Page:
Fighting For A Second Chance

Holden Smith finds a way to make amends by fighting fires while serving the rest of his prison sentence.

Carly Bramhall

Ontario, Oregon is quite cold in the winter. The young girl realized this while she shivered in front of Snake River Correctional Institution. As the clock struck 8:00 a.m., the crowd finally entered the somber building. Metal doors slammed and radios went off as she lined up to walk through the metal detector. 

“You aren’t coming in here like that,” said the officer as she approached the front of the line in her favorite dress. 

She looked around to see who he might be talking to and finally realized. Her mother pulled her out of line to walk back up the steep hill to the car. They had been here before, and knew now to always pack extra clothes. As they walked back in they could see the shaky hands and anxious glances, nerves bouncing around the bland room.

Finally, they made it through the metal detectors. It had been months since she had seen her cousin and looked forward to giving him a big hug. As another set of metal doors slammed open they saw the room of empty tables, and looked for their spot. Groups of inmates walked in as families frantically searched for their person. As the young girl’s cousin walked out, she ran up to him with that funny 5-year-old run. 

For the next two hours they filled him in on all the family drama as she fidgeted in her seat. The best part of the visit: going to the vending machine. No inmates were allowed to go to the vending machines, but she always picked out his favorite, a cheese and beef stick. She was surrounded by murderers, rapists, robbers, and drug dealers, but she was more concerned about who was going to win Uno. 

Every minute felt like 20. Yet, it was never enough time. A voice echoed across the room signaling that it was time to say goodbye. Tears streamed from her face. She gave him a bigger hug than the first. The family and her cousin walked in opposite directions. She blew kisses and made hearts with her hands. They walked back through the slamming metal doors and up the hill to the car to begin their drive through onion fields and small towns to get back home.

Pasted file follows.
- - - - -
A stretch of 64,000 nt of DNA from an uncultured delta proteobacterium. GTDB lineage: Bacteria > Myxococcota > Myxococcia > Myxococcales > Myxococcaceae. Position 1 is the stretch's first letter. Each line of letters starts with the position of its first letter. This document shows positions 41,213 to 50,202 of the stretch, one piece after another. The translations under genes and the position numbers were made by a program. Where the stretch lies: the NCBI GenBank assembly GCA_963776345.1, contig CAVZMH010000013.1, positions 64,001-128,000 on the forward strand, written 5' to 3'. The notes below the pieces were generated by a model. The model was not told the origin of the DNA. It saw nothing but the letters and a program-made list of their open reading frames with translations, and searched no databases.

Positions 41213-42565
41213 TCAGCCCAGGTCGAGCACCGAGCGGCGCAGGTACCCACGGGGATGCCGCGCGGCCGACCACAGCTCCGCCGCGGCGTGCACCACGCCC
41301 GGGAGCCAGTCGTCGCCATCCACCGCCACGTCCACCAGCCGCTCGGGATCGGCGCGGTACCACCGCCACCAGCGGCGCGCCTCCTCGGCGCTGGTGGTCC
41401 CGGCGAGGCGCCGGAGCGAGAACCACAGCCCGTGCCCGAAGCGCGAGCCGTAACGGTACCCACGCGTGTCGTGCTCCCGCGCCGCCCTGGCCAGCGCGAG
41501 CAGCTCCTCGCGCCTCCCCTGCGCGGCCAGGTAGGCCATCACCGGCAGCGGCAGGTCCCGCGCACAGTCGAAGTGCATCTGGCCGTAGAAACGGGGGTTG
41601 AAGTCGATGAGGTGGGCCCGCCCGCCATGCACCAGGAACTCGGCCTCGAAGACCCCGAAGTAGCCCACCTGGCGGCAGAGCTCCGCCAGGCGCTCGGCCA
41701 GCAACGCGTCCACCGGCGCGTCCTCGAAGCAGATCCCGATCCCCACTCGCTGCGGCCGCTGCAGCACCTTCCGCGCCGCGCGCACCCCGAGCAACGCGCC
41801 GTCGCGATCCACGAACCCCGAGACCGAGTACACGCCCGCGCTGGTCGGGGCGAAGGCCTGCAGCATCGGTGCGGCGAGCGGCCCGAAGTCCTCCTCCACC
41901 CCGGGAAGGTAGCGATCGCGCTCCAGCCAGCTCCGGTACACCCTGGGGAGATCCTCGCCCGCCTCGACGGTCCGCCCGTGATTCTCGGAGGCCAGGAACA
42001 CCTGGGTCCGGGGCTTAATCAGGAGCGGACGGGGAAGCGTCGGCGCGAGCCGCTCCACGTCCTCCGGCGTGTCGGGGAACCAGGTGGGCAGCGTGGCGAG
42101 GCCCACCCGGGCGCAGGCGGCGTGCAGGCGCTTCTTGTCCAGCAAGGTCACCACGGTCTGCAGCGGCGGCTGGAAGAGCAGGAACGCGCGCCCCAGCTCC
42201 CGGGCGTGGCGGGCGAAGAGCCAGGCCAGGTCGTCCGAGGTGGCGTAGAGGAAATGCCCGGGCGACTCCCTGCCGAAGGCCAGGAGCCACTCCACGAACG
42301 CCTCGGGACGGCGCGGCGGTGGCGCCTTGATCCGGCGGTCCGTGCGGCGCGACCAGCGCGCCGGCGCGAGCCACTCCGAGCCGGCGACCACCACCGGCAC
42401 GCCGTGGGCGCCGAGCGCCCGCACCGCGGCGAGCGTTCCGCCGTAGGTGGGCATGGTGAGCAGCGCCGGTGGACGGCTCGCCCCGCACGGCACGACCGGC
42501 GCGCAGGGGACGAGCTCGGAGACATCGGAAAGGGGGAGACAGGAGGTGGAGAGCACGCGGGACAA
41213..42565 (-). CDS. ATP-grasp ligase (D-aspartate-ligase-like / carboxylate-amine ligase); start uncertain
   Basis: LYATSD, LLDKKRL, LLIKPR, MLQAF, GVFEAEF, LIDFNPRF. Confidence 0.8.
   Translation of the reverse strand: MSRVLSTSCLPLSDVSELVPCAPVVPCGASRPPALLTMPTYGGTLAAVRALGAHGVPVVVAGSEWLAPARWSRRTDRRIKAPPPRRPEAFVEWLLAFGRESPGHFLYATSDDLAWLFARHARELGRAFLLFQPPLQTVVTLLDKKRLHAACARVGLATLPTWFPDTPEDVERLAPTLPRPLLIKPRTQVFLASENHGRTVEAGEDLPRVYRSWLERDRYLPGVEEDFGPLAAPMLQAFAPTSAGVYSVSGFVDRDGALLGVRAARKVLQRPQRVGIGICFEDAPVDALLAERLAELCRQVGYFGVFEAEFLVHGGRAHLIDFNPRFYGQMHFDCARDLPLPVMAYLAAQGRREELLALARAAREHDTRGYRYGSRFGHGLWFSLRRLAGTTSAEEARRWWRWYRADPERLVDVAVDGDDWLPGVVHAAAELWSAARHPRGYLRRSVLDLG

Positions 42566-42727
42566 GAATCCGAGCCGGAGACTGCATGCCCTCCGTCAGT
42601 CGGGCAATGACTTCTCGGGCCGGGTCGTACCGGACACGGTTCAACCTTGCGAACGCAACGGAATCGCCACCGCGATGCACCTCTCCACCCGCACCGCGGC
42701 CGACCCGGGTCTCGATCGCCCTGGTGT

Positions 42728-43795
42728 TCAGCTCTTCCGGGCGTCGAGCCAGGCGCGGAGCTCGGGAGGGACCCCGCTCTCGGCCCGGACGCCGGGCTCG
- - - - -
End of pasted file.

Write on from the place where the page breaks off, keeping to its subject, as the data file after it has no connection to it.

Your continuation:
Holden Smith was sentenced to 12 years in prison for armed robbery. Prior to his conviction, he seemingly succeeded at everything he did—he was funny, witty, and a star athlete. Growing up in the small coastal community of North Bend, he stopped going to school and started doing drugs. As a teenager, Smith started down an unforgiving path of substance abuse and addiction. That’s when it got dark, really dark, for everyone involved.

Smith found himself in his first treatment center at the age of 16, then again at 18, and finally right before his 21st birthday. Serenity Lane warned his family that he would have a hard time staying clean due to his age and the fact that the social pull of drugs proved too appealing. His family only allowed him to stay with them if he remained clean, so he resorted to couch hopping. Then on March 2, 2009, and again on March 26, he robbed Siuslaw Bank with two accomplices. The police eventually located them at the Timber Inn.